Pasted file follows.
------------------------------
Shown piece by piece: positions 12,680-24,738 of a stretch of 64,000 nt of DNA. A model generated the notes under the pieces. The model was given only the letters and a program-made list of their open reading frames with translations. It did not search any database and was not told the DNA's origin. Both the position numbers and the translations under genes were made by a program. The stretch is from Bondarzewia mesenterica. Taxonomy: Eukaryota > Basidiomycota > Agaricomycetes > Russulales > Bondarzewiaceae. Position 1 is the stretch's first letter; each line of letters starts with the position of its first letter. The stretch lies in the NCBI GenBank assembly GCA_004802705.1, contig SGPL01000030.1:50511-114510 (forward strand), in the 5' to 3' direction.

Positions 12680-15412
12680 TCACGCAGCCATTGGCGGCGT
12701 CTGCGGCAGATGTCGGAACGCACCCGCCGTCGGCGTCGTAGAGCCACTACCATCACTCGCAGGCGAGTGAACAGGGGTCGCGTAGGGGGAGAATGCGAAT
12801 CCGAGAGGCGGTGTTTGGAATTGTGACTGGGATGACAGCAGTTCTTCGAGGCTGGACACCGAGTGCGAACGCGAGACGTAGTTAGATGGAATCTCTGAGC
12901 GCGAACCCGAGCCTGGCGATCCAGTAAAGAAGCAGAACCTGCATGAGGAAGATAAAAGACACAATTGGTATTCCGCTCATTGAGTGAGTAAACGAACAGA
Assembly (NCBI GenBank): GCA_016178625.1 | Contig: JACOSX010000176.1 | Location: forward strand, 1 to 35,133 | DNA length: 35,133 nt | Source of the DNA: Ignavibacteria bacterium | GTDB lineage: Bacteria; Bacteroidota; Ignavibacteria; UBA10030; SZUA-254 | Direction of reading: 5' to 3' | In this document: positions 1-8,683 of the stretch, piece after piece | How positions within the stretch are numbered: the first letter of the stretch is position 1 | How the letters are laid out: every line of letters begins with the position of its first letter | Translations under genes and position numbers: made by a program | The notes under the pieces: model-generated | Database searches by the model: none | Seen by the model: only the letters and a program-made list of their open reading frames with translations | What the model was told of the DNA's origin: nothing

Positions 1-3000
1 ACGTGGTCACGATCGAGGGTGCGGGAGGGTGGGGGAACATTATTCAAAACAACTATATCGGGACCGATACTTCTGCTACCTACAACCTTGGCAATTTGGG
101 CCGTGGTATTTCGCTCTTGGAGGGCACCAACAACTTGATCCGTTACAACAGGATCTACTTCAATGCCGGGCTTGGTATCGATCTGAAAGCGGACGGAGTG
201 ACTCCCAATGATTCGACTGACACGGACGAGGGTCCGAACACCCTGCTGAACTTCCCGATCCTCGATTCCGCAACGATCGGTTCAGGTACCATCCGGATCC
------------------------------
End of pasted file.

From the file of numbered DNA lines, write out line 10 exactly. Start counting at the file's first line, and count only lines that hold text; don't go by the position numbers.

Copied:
101 CCGTGGTATTTCGCTCTTGGAGGGCACCAACAACTTGATCCGTTACAACAGGATCTACTTCAATGCCGGGCTTGGTATCGATCTGAAAGCGGACGGAGTG